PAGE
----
oX-Ray diffraction analysis to determine the helical structure of DNA
Watson & Crick
oUsed previous research in order to put together the complete structure of
DNA
Describe and identify the function of various enzymes/structures in
DNA replication
DNA helicase: unzips the helical structure of DNA by breaking H-bonds
Single-stranded binding proteins (SSB): stabilized the DNA structure to
prevent it from re-coiling/re-joining after the replication fork
Topoisomerase/Gyrase: cut & twist DNA to prevent the supercoiling of
DNA before the replication fork
RNA Primase: lays down RNA primers in order to provide the OH group
for DNA polymerase to add nucleotides
Leading Lagging
DNA Polymerase III: lays
down the base pairs of the
daughter strand
DNA Polymerase II:
proofreads the base pairing of the
strands
DNA Polymerase I: removes
RNA primers
DNA Polymerase III: lays down the
base pairs of the daughter strand
DNA Polymerase II: proofreads the
base pairing of the strands
Nucleotides are added on in small
segments of DNA called Okazaki
Fragments
DNA Polymerase I: removes RNA
primers
Ligase: glues together segments of
DNA into one continuous chain
Explain how DNA structure contributes to replication fidelity
Base pairing: allows DNA polymerase to "know" what base to add
Only 4 Possible Bases: C, G, A, T(U in RNA)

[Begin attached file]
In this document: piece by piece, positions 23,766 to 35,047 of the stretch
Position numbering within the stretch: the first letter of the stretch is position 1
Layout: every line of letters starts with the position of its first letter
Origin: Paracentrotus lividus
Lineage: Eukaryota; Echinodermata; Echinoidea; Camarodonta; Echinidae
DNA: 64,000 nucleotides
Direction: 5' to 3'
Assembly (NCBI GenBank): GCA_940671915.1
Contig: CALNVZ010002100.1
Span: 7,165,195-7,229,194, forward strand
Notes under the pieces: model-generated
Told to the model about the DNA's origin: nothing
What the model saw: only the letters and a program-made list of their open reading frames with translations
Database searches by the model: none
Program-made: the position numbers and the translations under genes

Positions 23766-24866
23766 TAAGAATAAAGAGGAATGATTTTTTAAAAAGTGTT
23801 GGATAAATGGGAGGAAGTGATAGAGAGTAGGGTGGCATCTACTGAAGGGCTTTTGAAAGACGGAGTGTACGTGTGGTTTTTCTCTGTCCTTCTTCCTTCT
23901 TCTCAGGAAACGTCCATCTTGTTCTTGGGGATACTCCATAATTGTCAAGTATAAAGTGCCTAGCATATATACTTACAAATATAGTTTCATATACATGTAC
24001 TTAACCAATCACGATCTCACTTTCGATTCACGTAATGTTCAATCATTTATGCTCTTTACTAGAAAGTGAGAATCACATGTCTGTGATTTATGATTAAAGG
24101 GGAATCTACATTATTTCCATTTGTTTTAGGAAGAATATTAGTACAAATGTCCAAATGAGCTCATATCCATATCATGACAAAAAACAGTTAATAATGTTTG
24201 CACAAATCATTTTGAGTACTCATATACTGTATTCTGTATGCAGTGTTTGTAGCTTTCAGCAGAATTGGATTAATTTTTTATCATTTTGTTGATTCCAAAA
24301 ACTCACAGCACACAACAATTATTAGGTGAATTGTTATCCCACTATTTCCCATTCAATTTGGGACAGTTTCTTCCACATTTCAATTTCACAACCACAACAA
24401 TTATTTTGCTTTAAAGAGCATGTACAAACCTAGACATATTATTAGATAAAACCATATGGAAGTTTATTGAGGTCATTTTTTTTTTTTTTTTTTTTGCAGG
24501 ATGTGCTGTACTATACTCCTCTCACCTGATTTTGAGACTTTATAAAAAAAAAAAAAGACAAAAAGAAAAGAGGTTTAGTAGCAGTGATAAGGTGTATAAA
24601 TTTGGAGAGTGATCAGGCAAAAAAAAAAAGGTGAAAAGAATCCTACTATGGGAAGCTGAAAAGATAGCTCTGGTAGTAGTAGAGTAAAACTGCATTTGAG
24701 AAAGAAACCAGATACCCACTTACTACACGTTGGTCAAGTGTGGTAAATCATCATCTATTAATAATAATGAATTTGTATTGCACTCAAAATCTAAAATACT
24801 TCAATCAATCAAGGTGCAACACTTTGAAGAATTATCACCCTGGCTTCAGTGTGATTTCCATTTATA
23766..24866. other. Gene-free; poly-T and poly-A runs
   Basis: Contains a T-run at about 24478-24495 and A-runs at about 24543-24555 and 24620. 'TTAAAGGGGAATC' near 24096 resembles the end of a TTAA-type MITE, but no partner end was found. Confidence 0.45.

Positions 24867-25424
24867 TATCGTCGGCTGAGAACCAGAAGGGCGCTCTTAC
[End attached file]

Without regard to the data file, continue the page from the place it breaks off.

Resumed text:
Helical structure: easy for winding/unwinding

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Hydrogen Bonding: strong enough to hold the two strands together, but weak
enough to be easily broken by helicase for the purpose of replication
Identify the problem(s) inherent in DNA replication for linear
chromosomes;
oOnce DNA replication is completed, there are 4 RNA primers
"leftover" that are then removed by DNA Polymerase I. When the primers
are removed, a small section of DNA is removed as well. Thus, our DNA
is/would be shortened every time replication occurs
oLinear DNA has telomeres at the "ends" of the DNA-- this is a
repetitive segment of DNA that is just there to lengthen the DNA
Describe, identify, and explain the role of telomerase
oTelomerase maintains the "buffer" by adding telomere repeats to
the ends of chromosomes
oThus, when DNA is shortened, the material that is "cut off" is a
repetitive sequence -- not an important region of DNA that codes for
proteins
Identify and describe the various ‘proofreading’ and ‘mismatch’
repair mechanisms;
oDNA polymerase has proofreading ability to fix mismatched bases
oMismatch Repair enzymes that inspect the newly synthesized
daughter DNA strand and recognizes any difference in shape/size that
could indicate a wrong base-pair match. It takes out the section of DNA
surrounding that mistake
oDNA Polymerase fills in the gaps with correct base pairs
Part B: Mitosis and cytokinesis
Define, use and understand relevant vocabulary (e.g. including but not
limited to:
oChromatid
oChromosome
oCheckpoint
ospindle fibre
ometaphase plate
oKinesin
oEnzyme
Identify the main purposes of cell division in eukaryotes
oStop the cell from popping from being too big